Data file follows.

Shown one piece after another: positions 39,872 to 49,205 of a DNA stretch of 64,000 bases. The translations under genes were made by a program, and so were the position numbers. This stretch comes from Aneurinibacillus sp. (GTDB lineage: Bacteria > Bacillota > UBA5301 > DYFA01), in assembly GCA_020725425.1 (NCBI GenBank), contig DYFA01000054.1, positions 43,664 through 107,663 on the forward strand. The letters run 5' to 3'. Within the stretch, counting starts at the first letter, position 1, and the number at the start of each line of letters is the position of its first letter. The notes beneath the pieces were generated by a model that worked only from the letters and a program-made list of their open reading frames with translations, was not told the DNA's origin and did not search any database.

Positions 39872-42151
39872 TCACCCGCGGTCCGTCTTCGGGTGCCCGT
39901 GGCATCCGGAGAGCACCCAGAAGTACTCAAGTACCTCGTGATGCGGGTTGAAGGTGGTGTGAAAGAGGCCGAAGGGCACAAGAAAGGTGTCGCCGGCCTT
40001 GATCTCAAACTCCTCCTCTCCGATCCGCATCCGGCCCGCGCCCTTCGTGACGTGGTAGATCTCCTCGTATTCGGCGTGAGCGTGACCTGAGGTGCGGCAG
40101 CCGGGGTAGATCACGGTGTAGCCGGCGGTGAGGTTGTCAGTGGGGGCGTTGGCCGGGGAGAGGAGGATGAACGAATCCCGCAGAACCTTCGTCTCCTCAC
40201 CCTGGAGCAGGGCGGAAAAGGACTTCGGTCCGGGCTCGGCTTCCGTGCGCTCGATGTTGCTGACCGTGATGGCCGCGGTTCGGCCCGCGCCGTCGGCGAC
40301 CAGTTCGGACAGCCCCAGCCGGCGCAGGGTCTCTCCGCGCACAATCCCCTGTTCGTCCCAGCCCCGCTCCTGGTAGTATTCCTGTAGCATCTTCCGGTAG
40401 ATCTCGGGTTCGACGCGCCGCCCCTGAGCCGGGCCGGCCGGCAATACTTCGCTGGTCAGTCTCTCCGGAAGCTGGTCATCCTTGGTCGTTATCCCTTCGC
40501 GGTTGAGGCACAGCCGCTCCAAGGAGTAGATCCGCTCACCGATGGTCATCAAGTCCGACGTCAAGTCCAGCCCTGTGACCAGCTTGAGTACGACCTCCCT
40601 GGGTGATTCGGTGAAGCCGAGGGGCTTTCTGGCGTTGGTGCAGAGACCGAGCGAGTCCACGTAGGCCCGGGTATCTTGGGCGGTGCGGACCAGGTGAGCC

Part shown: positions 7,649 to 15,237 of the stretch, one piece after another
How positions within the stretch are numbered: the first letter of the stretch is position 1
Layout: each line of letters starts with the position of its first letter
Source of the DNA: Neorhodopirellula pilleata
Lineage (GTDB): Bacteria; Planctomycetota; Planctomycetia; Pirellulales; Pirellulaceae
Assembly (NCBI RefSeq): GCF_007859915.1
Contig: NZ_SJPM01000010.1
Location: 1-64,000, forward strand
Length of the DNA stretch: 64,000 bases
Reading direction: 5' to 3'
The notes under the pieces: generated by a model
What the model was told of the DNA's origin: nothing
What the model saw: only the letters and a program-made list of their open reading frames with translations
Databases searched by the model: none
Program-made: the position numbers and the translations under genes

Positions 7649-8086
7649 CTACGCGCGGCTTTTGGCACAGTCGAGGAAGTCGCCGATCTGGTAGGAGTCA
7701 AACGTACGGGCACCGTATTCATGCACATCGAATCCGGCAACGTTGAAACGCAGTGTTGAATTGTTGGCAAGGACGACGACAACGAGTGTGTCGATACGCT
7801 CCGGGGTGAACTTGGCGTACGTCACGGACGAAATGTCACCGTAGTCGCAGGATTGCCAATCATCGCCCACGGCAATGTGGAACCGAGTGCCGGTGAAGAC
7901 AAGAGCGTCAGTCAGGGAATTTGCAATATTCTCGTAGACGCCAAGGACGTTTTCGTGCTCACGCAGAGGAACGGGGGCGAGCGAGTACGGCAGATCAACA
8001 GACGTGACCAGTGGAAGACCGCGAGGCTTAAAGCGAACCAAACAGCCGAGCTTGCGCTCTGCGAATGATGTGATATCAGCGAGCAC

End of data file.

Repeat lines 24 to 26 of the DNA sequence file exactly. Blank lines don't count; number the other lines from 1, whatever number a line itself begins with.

What the model saw: only the letters and a program-made list of their open reading frames with translations
Databases searched by the model: none
Program-made: the position numbers and the translations under genes